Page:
An error signal occurring at point 78 due to bending of the beam 50 by applying a force to the operating handle in one direction or another is amplified by amplifier 79 such that a voltage signal is developed across resistor R7 which is connected between the amplifier output and ground. A pair of oppositely poles diodes 83 and 84 require an output signal from the amplifier which is above their forward threshold voltage. Thus, the diodes provide a small dead band before motor 75 is caused to turn in one direction or another. The voltage signal developed across R7 is supplied over lines 85 and 86 through input resistors R8 and R9 to the inverting and noninverting inputs of a differentially connected operational amplifier 87. This amplifier has the customary feedback resistor R10 connected between its input and output for setting gain.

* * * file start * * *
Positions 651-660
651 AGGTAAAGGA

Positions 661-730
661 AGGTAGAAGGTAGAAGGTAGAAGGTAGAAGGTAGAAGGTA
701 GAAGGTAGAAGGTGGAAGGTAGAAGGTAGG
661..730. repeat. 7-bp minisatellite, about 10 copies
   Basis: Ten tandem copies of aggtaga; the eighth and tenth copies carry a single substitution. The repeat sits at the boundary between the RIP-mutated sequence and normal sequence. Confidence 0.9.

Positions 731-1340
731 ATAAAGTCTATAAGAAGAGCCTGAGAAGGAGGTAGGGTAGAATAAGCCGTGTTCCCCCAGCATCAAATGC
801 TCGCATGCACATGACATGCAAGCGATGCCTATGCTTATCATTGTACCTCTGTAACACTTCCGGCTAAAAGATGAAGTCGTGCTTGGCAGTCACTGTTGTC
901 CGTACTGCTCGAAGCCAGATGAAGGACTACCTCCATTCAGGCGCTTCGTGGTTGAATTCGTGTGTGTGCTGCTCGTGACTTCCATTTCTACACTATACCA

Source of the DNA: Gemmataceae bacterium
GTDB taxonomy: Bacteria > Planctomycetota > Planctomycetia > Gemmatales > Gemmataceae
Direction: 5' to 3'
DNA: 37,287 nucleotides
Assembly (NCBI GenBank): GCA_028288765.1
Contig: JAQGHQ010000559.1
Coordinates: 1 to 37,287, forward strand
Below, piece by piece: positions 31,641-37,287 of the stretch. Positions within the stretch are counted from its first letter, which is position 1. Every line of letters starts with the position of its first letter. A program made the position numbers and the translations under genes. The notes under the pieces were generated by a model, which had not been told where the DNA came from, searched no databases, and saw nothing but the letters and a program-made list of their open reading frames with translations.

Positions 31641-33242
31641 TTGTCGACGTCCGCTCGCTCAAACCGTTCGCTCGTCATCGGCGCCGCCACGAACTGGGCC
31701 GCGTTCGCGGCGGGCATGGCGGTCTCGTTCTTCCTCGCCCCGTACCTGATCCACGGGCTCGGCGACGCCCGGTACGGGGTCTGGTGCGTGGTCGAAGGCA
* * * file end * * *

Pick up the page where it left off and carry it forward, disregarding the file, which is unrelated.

Operational amplifier 87 is a differential line receiver acting as the input stage to a signal conditioning circuit 90. Error signals from amplifier 87 are delivered from its output terminal 91 through a resistor R11 and a serially connected field effect transistor Q1 to the inverting input of another operational amplifier 92. The output signal having polarity corresponding with the error signal at output terminal 93 of amplifier 92 is supplied to the noninverting input terminal of a servo amplifier 94 which has its noninverting input connected to ground. The output from amplifier 94 causes motor 75 to be driven in one direction or another depending on the polarity of the input error signals developed at point 78 in the first stage of the system. The whole loop 90 comprises a velocity servo so that whole system has good response to input force on the handle and it should be noted that the system response is an anologue of the applied force rather than an on-off response as in prior art systems. Amplifier 92 has a feedback circuit including a resistor R13 in series with a field effect transistor and a jumper 95 which results in the feedback circuit being connected between the output 93 and the noninverting input of amplifier 92. A series circuit including a field effect transistor and a resistor R14 is connected from the feedback circuit to ground. Diodes 96 and 97 are provided to cause the proper bias voltage to be applied to transistors Q1 and Q3. Resistors R11 and R14 preferably have equal values. The gates of transistors Q1 and Q3 are controlled by the condition of the output signal of a NAND gate 98. The output of NAND gate 98 is coupled to the gate of transistor Q3 through an inverter 99. It will be evident that when the output of NAND gate 98 goes high, field effect transistor Q1 will turn off and, due to inverter 99, transistor Q3 will turn on. When the output of NAND gate 98 is low, Q1 will be turned on and Q3 will be off. In other words, when one of Q1 and Q3 is on, the other will be off.